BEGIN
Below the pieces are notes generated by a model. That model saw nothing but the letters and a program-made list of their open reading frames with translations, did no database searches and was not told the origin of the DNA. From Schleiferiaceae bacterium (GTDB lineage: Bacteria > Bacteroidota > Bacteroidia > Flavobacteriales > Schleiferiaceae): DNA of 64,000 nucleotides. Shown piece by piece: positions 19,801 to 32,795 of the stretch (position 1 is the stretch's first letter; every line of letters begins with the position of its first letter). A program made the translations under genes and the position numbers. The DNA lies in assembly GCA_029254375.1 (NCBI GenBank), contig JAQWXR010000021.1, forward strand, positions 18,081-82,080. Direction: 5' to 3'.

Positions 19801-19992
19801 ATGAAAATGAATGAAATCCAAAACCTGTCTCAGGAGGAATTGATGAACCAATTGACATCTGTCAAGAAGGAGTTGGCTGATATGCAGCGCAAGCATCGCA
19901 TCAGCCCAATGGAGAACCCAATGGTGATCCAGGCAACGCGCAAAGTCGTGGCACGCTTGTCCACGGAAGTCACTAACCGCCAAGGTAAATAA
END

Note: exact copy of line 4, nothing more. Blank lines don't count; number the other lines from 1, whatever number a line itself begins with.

19901 TCAGCCCAATGGAGAACCCAATGGTGATCCAGGCAACGCGCAAAGTCGTGGCACGCTTGTCCACGGAAGTCACTAACCGCCAAGGTAAATAA